How about a slightly more sedate example? The late Raymond Carver wrote a story, “Cathedral” (1981), about a guy with real hang-ups: included among the many things the narrator is bigoted against are people with disabilities, minorities, those different from himself, and all parts of his wife’s past in which he does not share. Now the only reason to give a character a serious hang-up is to give him the chance to get over it. He may fail, but he gets the chance. It’s the Code of the West. When our unnamed narrator reveals to us from the first moment that a blind man, a friend of his wife’s, is coming to visit, we’re not surprised that he doesn’t like the prospect at all. We know immediately that our man has to overcome disliking everyone who is different. And by the end he does, when he and the blind man sit together to draw a cathedral so the blind man can get a sense of what one looks like. To do that, they have to touch, hold hands even, and there’s no way the narrator would have been able to do that at the start of the story. Carver’s problem, then, is how to get from the nasty, prejudiced, narrow-minded person of the opening page to the point where he can actually have a blind man’s hand on his own at the ending. The answer is food.

Every coach I ever had would say, when we faced a superior opposing team, that they put on their pants one leg at a time, just like everybody else. What those coaches could have said, in all accuracy, is that those supermen shovel in the pasta just like the rest of us. Or in Carver’s story, cube steak. When the narrator watches the blind man eating—competent, busy, hungry, and, well, normal—he begins to gain a new respect for him. The three of them, husband, wife, and visitor, ravenously consume the cube steak, potatoes, and vegetables, and in the course of that experience our narrator finds his antipathy toward the blind man beginning to break down. He discovers he has something in common with this stranger—eating as a fundamental element of life—that there is a bond between them.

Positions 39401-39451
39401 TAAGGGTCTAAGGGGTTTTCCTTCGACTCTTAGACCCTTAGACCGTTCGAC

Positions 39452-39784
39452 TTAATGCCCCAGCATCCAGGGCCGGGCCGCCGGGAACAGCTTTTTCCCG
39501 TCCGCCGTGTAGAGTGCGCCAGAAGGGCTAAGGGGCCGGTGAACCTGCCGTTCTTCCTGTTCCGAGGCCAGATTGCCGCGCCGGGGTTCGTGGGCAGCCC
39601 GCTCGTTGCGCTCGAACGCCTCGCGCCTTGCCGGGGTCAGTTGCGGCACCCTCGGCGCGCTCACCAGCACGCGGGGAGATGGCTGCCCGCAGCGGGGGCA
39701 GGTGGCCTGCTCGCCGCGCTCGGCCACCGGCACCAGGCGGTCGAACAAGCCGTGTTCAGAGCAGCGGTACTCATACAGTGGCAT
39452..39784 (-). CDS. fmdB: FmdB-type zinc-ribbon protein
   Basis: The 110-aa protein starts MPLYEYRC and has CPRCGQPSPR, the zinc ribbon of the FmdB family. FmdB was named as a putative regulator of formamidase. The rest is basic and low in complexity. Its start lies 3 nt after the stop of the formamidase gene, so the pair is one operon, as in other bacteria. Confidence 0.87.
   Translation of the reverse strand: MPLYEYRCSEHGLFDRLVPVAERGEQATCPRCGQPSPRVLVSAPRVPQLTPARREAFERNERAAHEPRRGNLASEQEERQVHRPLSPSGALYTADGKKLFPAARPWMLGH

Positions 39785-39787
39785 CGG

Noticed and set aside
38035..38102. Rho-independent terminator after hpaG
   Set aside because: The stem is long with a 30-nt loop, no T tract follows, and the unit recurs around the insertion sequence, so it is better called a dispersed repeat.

What about the dope they smoke afterward?

Passing a joint doesn’t quite resemble the wafer and the chalice, does it? But thinking symbolically, where’s the difference, really? Please note, I am not suggesting that illicit drugs are required to break down social barriers. On the other hand, here is a substance they take into their bodies in a shared, almost ritualistic experience. Once again, the act says, “I’m with you, I share this moment with you, I feel a bond of community with you.” It may be a moment of even greater trust. In any case, the alcohol at supper and the marijuana after combine to relax the narrator so he can receive the full force of his insight, so he can share in the drawing of a cathedral (which, incidentally, is a place of communion).

What about when they don’t? What if dinner turns ugly or doesn’t happen at all?

A different outcome, but the same logic, I think. If a well-run meal or snack portends good things for community and understanding, then the failed meal stands as a bad sign. It happens all the time on television shows. Two people are at dinner and a third comes up, quite unwished for, and one or more of the first two refuse to eat. They place their napkins on their plates, or say something about losing their appetite, or simply get up and walk away. Immediately we know what they think about the interloper. Think of all those movies where a soldier shares his C rations with a comrade, or a boy his sandwich with a stray dog; from the overwhelming message of loyalty, kinship, and generosity, you get a sense of how strong a value we place on the comradeship of the table. What if we see two people having dinner, then, but one of them is plotting, or bringing about the demise of the other? In that case, our revulsion at the act of murder is reinforced by our sense that a very important propriety, namely that one should not do evil to one’s dinner companions, is being violated.

Or consider Anne Tyler’s Dinner at the Homesick Restaurant (1982). The mother tries and tries to have a family dinner, and every time she fails. Someone can’t make it, someone gets called away, some minor disaster befalls the table. Not until her death can her children assemble around a table at the restaurant and achieve dinner; at that point, of course, the body and blood they symbolically share are hers. Her life—and her death—become part of their common experience.